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Love Your Food, Love Yourself

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When nutrition professionals talk about "befriending food," they usually do so in the context of eating disorders. They point out the importance of not seeing "food as the enemy," as one well-known author put it, or "making peace with food," as others have counseled. For me - also a nutrition expert - it's a much simpler proposition. Loving food is to understand what it does, how it nourishes us, and also to appreciate what it takes to make good food available.

Food, especially 'real' food, is a wonderful thing. It should never be taken for granted, wasted, or disregarded for all the benefits it provides. "Let food be your medicine," the Greek physician Hippocrates famously said. Indeed, food can keep us healthy and help us fight and overcome disease.

Unfortunately, it's no secret that most people are alienated from their food supply. Few of us know, or care to know, where our food comes from, how it is processed or prepared, and how we benefit from it. Yes, we have more nutritional information than ever given to us, but such data are oftentimes either confusing or outright misleading.

To understand the true value of food is to understand what the body requires to fully function. I know, it sounds corny when health counselors sometimes advise their clients to 'listen' to their body, but it does make sense. The body does make its needs known if we pay attention.

Just ask yourself how you feel after eating a big meal? Probably sluggish. After too much fat intake? Sick. After a highly nutritious boost? Energized - right? Your body lets you know right away what you have done to it.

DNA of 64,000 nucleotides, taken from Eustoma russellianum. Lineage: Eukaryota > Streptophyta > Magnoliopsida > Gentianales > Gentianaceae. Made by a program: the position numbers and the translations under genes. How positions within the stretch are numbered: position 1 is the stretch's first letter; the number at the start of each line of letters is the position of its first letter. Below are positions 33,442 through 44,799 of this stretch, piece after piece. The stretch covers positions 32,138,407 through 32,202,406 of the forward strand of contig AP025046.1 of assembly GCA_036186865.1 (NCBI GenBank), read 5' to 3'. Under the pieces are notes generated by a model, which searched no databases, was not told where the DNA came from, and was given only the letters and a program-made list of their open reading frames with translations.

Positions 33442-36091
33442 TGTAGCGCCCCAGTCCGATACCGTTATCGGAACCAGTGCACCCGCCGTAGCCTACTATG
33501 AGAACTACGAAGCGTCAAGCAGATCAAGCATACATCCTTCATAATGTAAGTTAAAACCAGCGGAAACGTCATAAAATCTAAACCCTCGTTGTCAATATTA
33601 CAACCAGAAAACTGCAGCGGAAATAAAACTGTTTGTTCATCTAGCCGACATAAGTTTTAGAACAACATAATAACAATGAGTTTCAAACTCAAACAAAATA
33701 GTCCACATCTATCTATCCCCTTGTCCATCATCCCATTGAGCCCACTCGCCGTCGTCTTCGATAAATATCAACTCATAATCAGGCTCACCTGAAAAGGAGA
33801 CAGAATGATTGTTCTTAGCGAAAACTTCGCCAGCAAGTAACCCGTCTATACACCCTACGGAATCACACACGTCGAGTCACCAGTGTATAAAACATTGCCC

Our relationship with food is tricky. Even if it's dysfunctional, we cannot put an end to it, unlike with alcohol or drug use. We can't live without food. It's essential to our existence.

But when the way we eat makes us sick and causes us diseases like obesity, diabetes or heart disease, we need to recalibrate and develop a different approach to how we handle the presence of food in our lives.

Throughout my years as a dietitian and health counselor, I have seen many clients with an antagonistic attitude towards food, while still exhibiting addictive behavior they seemingly could not overcome. Yes, there is such a thing as a love-hate relationship with food. They couldn't enjoy eating, and they couldn't resist it either.

What is the answer to such a dilemma? Learn to love your food, I would say. Because it reflects how you love yourself, and the way you live your life.

How we relate to food translates and broadcasts how we feel about our very existence, says Pilar Gerasimo, a founding editor of the health magazine Experience Life.

"Whether we eat consciously or unconsciously, strategically or randomly, pleasurably or dutifully, with voracious hunger or ho-hum disinterest, we can always see in our relationship with food something true and essential about the way we experience other aspects of our lives," she says.

In other words, we not only are what we eat, we also choose who we want to be in our relationship with food.

So what does a healthy relationship with food look like in terms of everyday living?

People with a healthy relationship to food eat mindfully, says Sarah Klein, a wellness coach and contributing editor at Huffington Post. Their approach to food is based on moderation, good timing, and planning ahead. They enjoy their food and appreciate its value. They don't get seduced by fads and trends. And they don't let diet concerns interfere with their daily routines. In sum, their relationship with food is constructive and empowering, instead of destructive and dysfunctional.

Food and Health with Timi Gustafson R.D.